China manufacturing PMI shrinks in Oct, services growth slows

[ad_1]– Chinese manufacturing activity unexpectedly shrank in October, while non-manufacturing activity grew at a slower pace as domestic businesses faced continued pressure from worsening local and overseas demand. 

The (PMI) read 49.5 in October, according to data from the National Bureau of Statistics. The reading was lower than expectations that growth would remain steady at the 50.2 seen last month. 

A reading below 50 indicates contraction, with the manufacturing PMI now slipping back into contraction after growing slightly in September.

The sector has faced increased headwinds this year, particularly from slowing overseas demand as economic conditions in China’s biggest export markets worsen. China’s manufacturing PMI has now contracted for six of the 10 months so far in 2023. 

Local demand has also remained weak, especially amid growing concerns over a meltdown in China’s massive property sector, which is in the throes of a renewed debt crisis. 

This saw China’s slow to 50.6 in October from 51.7 in the prior month, while also missing expectations of 51.8.

China’s barely grew at 50.7 in October from 52.0 in September. The reading was at its weakest since December 2022.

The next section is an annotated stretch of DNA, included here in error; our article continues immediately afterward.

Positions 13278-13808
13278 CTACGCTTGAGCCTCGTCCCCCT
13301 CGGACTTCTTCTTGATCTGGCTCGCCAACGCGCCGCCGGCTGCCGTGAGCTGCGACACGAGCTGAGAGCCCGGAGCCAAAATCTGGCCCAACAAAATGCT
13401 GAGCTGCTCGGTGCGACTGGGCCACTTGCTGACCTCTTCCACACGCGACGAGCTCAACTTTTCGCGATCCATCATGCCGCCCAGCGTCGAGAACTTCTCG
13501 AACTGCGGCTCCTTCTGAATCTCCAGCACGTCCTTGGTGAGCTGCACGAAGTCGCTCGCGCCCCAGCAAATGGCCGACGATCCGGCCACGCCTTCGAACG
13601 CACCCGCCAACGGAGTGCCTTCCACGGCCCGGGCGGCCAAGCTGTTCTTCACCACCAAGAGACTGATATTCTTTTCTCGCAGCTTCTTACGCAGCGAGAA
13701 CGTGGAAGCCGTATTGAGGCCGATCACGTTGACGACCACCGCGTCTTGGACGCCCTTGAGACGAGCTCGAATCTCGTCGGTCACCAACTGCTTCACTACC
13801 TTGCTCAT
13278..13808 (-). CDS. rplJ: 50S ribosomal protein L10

Business activity- particularly the services sector- appeared to have taken little support from the week-long Autumn festival holiday at the beginning of October, indicating that consumers were cutting back spending in the face of potentially worsening economic conditions. 

Foreign investors also remained wary of making any capital investments in China, given the rather tenuous state of local economic activity.

While China clocked better-than-expected (GDP) growth in the third quarter, Tuesday’s reading indicates that the economy was off to a sluggish start in the fourth quarter.

Tuesday’s data also showed that despite a slew of stimulus measures from Beijing over the past few months, Chinese businesses were seeing limited relief, as consumer demand for goods remained weak. 

Still, the economy may see some relief in the coming months, especially with Beijing set to launch a massive 1 trillion yuan ($140 billion) bond issuance to shore up infrastructure spending.


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